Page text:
Fair's special needs day means fun for everyone

For the sixth year, the Arnprior Fair will set aside a morning in August when people with special needs and their families can come have fun in a setting that won't overload their senses, and it's all free.

For 2 hours, Arnprior Fair will dim lights, lower volumes for those with sensory issues

At the Arnprior Fair's special needs day, visitors get to skip the usual noise and crowds. (Sue Clark)

As Sue Clark watched a midway worker carefully remove one of the ponies from the merry-go-round to make room for a girl in a wheelchair last summer, she knew her hard work had finally paid off.

"That was the most precious moment I ever saw," said Clark, who has helped organize a special needs day at the Arnprior Fair for the last six years.

"She just never was capable [of enjoying the ride] because of her wheelchair ... and it was just simply amazing," Clark said. "She wanted to go around a second time."

Registration for this year's special needs day just opened, and Clark said her inbox is already flooded with emails from families hoping to attend. It's free of charge and open to all ages. It takes place Aug. 9 from 10 a.m. to noon. 

For those two hours, there will be no flashing lights or loud music to overload the senses, and there will be more midway staff on hand to help anyone who needs assistance.

Midway staff can alter some rides, including the merry-go-round, to make them wheelchair-accessible. (Sue Clark)

Clark got the idea from her mother, who helped start a similar day at the former Gloucester Fair nearly 20 years ago. 

"I think it's important that the community fairs do this for their communities," Clark said. "Hopefully more fairs will jump on board and people won't have to travel so far to go to a special needs day."

Families thankful

Sierra Gaspar has taken her son to the special needs day at the Arnprior Fair for the past three years, and said she can't express how thankful she is.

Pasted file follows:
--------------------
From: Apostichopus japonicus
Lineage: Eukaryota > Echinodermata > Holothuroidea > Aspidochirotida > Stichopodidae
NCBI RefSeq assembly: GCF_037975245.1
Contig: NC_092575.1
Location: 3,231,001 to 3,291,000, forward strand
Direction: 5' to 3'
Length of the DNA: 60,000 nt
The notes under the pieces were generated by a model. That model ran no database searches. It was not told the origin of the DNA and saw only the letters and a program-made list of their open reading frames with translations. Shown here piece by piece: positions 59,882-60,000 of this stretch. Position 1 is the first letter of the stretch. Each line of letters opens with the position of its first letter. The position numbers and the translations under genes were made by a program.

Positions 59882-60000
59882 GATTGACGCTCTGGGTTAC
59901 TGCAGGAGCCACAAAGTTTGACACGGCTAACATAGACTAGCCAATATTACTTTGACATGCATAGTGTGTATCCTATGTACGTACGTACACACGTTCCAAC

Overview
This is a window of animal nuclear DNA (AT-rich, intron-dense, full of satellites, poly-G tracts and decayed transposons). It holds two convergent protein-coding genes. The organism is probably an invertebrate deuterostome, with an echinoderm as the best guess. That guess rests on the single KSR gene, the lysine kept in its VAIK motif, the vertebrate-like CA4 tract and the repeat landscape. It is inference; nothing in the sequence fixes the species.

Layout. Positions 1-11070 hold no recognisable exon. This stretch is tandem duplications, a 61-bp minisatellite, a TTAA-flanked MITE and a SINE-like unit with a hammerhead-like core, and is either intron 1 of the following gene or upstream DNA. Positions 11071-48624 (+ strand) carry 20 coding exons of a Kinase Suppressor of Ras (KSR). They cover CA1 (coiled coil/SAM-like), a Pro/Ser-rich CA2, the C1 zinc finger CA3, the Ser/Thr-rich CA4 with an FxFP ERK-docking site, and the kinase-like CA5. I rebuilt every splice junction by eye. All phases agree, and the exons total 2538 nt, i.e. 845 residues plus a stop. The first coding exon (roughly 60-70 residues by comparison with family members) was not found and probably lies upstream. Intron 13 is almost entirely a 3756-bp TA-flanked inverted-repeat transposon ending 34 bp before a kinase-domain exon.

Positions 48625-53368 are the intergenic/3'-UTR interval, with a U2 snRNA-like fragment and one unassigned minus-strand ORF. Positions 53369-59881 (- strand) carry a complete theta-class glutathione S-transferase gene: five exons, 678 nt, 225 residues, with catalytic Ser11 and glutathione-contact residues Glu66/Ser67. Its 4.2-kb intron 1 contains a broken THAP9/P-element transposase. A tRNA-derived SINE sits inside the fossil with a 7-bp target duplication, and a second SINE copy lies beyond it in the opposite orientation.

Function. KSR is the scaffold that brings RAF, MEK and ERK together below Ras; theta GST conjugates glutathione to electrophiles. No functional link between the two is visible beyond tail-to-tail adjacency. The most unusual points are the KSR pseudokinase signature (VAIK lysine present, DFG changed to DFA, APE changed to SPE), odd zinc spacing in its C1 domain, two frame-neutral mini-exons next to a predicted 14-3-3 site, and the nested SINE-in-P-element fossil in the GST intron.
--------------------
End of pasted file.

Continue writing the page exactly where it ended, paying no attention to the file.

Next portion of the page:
Gavin Ratnakaran enjoys his favourite ride during the Arnprior Fair's special needs day in 2018. (Sierra Gaspar)

Her son, Gavin, is almost six and was diagnosed with autism spectrum disorder when he was two.

Gaspar said her family looks forward to the fair each year because it's a place where they can have fun without worrying about getting what she calls "the look" because of their son's behaviour.

"You will see the joy of the parents and the caregivers. They are quite relaxed — you know, the shoulders are not tense and they know that they are not going to be judged," Gaspar said.

Samantha Nadeau, who works as a support worker in Arnprior, brings adults with developmental disabilities to the fair.

"A lot of them don't have funds for extra stuff, so the fact that they can go to the fair and enjoy the fair for free is a wonderful idea," Nadeau said.

Most of the people she works with are non-verbal, but Nadeau said she can tell they're having fun by the way their eyes light up.

"Sometimes at home, they might not be interested in a lot of things that's going on, but once we're at the fair ... they're very alert," she said.

Registration for the special needs day ends Aug. 1. Space is limited to 400 including parents and guardians.


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